Unhealthy habits of university students could lead to future health problems
A steady diet of late night pizza, binge-drinking and sugary breakfast cereals is the norm for many post-secondary students, and new research suggests the lifestyle can cause harm that goes beyond gaining the proverbial freshman 15.
A recent study published in the peer-reviewed journal Preventative Medicine Reports by a group of international researchers has found post-secondary students with unhealthy eating habits can go on to suffer from disease and mental health issues for years to come.
The research team examined nearly 12,000 medical students from 31 universities across China. 50.1 per cent of study participants had unhealthy eating habits—including eating sweets, fatty foods and overeating calories—while 24.9 per cent self-reported having chronic or infectious disease, or mental disorders.
Researchers said the study sheds some light on how unhealthy eating habits are associated with diseases and mental disorders, and "offers further support for a possible causal linkage."
"The findings underscore the importance of addressing OEB (obesity-related eating behaviours) in programs and policies to support disease prevention and health promotion among university students," researchers said in the study.
It was not possible for the study to show a cause and effect relationship, according to Dr. Joan Bottorff, professor with the University of British Columbia Okanagan’s School of Nursing and one of the researchers who conducted the study.
“It is well documented that a significant portion of students have unhealthy diets," Bottorff said in a press release. "The types of foods they are eating are linked to obesity. And this can lead to other health problems that are not just about chronic disease but also infectious diseases."
The study also took into account smoking and alcohol use and found an association with self-reported chronic diseases and mental health struggles in the students.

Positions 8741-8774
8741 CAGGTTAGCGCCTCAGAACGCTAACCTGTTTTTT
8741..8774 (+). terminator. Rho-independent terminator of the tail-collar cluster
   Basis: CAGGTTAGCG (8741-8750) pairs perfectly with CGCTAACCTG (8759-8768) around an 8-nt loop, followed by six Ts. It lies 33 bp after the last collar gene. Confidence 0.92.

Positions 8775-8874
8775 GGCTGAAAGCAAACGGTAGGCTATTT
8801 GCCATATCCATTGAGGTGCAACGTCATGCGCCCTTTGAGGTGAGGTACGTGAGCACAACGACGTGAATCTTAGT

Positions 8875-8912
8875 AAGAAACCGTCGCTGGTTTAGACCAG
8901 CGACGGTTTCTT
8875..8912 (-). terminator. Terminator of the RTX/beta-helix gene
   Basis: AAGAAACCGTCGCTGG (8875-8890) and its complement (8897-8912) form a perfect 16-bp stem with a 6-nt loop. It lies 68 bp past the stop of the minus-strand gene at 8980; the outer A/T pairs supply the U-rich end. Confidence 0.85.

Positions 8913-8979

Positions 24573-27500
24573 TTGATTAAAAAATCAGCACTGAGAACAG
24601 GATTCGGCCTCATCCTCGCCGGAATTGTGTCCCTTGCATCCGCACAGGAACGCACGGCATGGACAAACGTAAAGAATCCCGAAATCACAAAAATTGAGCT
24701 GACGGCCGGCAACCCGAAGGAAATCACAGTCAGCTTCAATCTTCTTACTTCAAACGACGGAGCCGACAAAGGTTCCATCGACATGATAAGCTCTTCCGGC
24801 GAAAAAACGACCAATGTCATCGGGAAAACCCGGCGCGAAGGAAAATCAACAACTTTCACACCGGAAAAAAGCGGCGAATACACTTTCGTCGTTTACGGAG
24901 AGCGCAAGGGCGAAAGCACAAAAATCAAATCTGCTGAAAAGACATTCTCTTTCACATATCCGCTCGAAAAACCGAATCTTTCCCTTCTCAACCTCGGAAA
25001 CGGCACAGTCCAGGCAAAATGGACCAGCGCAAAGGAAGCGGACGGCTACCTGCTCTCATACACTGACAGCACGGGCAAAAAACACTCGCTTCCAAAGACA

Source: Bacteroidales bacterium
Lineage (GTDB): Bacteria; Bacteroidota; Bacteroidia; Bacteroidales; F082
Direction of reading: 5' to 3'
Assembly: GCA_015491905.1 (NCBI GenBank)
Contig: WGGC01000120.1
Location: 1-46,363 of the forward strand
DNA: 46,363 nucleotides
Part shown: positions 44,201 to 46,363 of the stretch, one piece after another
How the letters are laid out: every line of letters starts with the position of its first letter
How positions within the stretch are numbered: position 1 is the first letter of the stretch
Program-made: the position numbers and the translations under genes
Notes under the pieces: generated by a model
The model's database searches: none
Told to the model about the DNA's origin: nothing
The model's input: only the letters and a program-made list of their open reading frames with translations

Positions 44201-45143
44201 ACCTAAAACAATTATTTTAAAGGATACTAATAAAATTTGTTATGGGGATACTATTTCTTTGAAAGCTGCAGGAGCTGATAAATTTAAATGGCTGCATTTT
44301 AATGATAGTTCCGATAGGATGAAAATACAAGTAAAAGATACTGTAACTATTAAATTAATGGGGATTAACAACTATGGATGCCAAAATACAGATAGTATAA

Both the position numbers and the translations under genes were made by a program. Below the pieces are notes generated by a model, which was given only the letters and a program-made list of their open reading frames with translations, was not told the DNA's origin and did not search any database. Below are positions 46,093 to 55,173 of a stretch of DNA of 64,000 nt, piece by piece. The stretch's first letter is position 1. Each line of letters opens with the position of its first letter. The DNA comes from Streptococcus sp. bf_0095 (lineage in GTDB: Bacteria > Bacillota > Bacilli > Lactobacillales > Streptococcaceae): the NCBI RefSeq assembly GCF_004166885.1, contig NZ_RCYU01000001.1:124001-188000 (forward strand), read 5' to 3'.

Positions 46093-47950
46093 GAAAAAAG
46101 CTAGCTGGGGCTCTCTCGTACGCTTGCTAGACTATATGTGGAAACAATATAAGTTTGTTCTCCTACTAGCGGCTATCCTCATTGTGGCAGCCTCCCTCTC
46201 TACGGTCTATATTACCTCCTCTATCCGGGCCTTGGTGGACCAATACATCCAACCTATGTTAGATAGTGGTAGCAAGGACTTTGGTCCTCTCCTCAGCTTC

Canada’s alcohol consumption guidelines were updated this year and recommend two or less standard alcoholic beverages a week, which the Canadian Centre of Substance Use and Addiction says is a level that will aid in avoiding alcohol-related health issues.
"The bottom line here is that we shouldn't be ignoring this risk pattern among young people at university,” says Bottorff.
The study authors write that while the government has increased its investment in nutrition for students, there are still necessary institutional changes that should be implemented, including increased accessibility to healthy food and drinks for students and more opportunities for physical activity.
"We know many students consume high-calorie meals along with sugary foods and drinks and there is lots of evidence to show those kinds of eating behaviours can lead to obesity," says Dr. Bottorff. "These are not the only habits that lead to obesity, but they are important and can't be ruled out."
However, past studies have shown that diet is an important factor in reducing illness. In fact, making healthy lifestyle choices reduces the risk of stroke by 80 per cent, according to one study. This could involve taking up the Mediterranean diet, which includes eating foods like olive oil, whole grains, fruits, vegetables and legumes, according to the study.
Further to this, study authors say that all universities and schools should have a health education curriculum to teach students the risk of their unhealthy habits and how they can better take care of themselves.